What do you high scorers recommend? Reading the passage thoroughly then answer the questions (as in CARS) or search and destroy?
I read bio and chem passages quickly, then do questions and go back very little (only for specifics).

For verbal (I took old test) I would read the questions, read the passage, answer the questions, rarely go back.

If taking the new test I would do similar.
 

p0gono

2+ Year Member
Jul 24, 2015
589
473
Status
Medical Student (Accepted)
Do you guys tend to first look at the questions in the bio and chem sections before reading? I have been finding a better use of time lately by reading the question first and then skimming the passage and graph to find answers. I've even noticed that a good amount of the passage related questions do not require any reading of the passage. This strategy has been consistently led to bio and chem scores in the 125-127 range.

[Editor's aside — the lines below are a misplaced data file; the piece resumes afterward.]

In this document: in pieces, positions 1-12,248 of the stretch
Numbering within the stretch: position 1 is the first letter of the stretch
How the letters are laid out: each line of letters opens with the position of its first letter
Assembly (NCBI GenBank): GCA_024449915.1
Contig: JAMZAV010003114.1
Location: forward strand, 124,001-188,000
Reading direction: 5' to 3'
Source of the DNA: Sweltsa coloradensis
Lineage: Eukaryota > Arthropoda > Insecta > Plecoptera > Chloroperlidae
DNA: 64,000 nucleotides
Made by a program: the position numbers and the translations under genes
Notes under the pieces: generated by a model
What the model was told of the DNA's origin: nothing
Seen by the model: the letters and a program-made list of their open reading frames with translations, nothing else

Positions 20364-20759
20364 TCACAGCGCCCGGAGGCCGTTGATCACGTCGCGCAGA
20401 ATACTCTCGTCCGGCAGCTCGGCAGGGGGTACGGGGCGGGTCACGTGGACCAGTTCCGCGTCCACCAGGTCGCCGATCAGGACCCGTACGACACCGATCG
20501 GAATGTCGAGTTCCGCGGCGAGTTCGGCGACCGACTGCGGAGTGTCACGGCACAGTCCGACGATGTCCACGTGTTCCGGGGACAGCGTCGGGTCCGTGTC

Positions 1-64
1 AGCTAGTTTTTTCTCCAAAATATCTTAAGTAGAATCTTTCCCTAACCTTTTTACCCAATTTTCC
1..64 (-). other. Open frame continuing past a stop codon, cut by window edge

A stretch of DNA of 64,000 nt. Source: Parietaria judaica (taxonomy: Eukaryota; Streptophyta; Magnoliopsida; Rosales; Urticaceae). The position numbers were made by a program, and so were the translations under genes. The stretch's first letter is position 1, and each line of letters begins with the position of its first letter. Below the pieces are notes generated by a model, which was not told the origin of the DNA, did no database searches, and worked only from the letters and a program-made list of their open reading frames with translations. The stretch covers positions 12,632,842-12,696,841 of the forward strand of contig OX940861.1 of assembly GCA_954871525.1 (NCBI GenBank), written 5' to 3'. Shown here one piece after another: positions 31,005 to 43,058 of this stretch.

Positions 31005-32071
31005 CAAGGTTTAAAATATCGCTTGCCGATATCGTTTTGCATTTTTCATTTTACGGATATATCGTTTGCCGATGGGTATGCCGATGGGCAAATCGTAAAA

What do you high scorers recommend? Reading the passage thoroughly then answer the questions (as in CARS) or search and destroy?
I did it more like cars, reading carefully. I think I would skim once to get the gist, read the questions (and mark preliminary answers if I can) and then reread carefully with the questions in mind.
 

GrapesofRath

2+ Year Member
May 5, 2015
5,268
3,753
Status
Non-Student
I unfortunately could go on for days about the luck factor. Having seen thousands of students and their scores over the years, I've always felt the MCAT had a 6-point luck range. If a student seemed destined for a 33 (based on observation of their intuition, knowledge, confidence, and some scores) it ended up being a 30-36 depending on how lucky they were. If you get a tough passage on something you know, then you're golden. You jump the curve. If you get a fairly easy passage on the one thing you didn't review, then you're not so golden.